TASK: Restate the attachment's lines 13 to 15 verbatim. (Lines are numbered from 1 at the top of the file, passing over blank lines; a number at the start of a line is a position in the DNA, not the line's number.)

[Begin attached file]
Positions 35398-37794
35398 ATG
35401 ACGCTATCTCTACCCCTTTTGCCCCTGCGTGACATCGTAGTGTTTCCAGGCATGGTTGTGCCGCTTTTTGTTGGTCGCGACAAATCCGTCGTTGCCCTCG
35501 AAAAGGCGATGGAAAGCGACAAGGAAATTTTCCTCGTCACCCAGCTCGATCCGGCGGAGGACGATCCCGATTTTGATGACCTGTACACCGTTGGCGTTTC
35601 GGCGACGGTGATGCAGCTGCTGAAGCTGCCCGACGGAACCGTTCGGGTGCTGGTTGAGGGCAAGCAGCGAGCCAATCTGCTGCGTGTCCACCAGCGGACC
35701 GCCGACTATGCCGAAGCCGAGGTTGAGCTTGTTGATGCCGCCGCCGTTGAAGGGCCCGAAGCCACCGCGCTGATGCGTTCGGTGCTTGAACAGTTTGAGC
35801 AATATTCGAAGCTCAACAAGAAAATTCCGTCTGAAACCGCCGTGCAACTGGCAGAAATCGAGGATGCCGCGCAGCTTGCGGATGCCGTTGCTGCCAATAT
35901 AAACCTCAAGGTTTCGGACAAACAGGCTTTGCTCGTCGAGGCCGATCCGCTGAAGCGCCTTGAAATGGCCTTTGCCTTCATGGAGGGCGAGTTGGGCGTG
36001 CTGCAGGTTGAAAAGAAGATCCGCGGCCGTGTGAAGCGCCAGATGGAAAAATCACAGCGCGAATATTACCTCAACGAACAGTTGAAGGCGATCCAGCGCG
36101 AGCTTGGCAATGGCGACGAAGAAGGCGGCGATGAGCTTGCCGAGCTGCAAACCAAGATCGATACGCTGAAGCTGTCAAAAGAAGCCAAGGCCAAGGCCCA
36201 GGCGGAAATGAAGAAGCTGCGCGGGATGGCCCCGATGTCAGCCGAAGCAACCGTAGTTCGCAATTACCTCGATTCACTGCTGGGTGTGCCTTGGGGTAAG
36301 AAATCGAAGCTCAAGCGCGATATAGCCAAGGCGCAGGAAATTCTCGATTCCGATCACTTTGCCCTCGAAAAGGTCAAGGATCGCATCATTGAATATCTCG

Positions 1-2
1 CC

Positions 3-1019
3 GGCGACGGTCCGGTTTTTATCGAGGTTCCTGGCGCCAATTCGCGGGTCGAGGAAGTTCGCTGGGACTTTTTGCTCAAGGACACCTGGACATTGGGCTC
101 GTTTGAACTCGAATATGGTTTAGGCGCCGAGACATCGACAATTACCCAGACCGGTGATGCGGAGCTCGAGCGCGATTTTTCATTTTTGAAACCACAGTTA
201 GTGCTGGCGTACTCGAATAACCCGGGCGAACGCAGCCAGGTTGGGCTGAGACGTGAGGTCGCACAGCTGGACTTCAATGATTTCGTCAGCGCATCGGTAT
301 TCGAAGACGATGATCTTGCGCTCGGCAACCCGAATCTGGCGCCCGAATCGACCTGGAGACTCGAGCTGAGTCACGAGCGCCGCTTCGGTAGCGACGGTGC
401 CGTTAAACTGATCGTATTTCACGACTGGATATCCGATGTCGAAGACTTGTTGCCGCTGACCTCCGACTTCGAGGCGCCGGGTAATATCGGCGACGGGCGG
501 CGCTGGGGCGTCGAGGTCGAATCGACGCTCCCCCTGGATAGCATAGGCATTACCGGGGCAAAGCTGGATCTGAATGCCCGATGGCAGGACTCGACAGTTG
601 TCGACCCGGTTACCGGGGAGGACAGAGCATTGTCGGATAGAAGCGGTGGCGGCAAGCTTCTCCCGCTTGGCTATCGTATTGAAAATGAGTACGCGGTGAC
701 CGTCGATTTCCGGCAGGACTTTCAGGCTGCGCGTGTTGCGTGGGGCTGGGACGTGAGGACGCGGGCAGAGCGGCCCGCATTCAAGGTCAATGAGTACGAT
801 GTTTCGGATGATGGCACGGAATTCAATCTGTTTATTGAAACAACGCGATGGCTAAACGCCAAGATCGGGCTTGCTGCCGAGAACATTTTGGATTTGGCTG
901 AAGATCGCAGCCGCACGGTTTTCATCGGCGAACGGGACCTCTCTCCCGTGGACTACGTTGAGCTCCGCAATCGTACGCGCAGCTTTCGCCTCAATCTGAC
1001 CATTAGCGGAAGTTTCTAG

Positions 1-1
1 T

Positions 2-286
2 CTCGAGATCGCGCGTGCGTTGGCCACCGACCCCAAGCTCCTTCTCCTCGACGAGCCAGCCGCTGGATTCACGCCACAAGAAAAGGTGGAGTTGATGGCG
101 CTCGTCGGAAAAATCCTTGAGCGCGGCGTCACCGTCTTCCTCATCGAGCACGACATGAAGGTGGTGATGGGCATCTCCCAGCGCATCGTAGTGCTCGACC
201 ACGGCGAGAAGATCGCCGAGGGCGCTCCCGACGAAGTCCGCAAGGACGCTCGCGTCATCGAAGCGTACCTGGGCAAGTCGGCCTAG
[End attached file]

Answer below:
Positions 1-2
1 CC

Positions 3-1019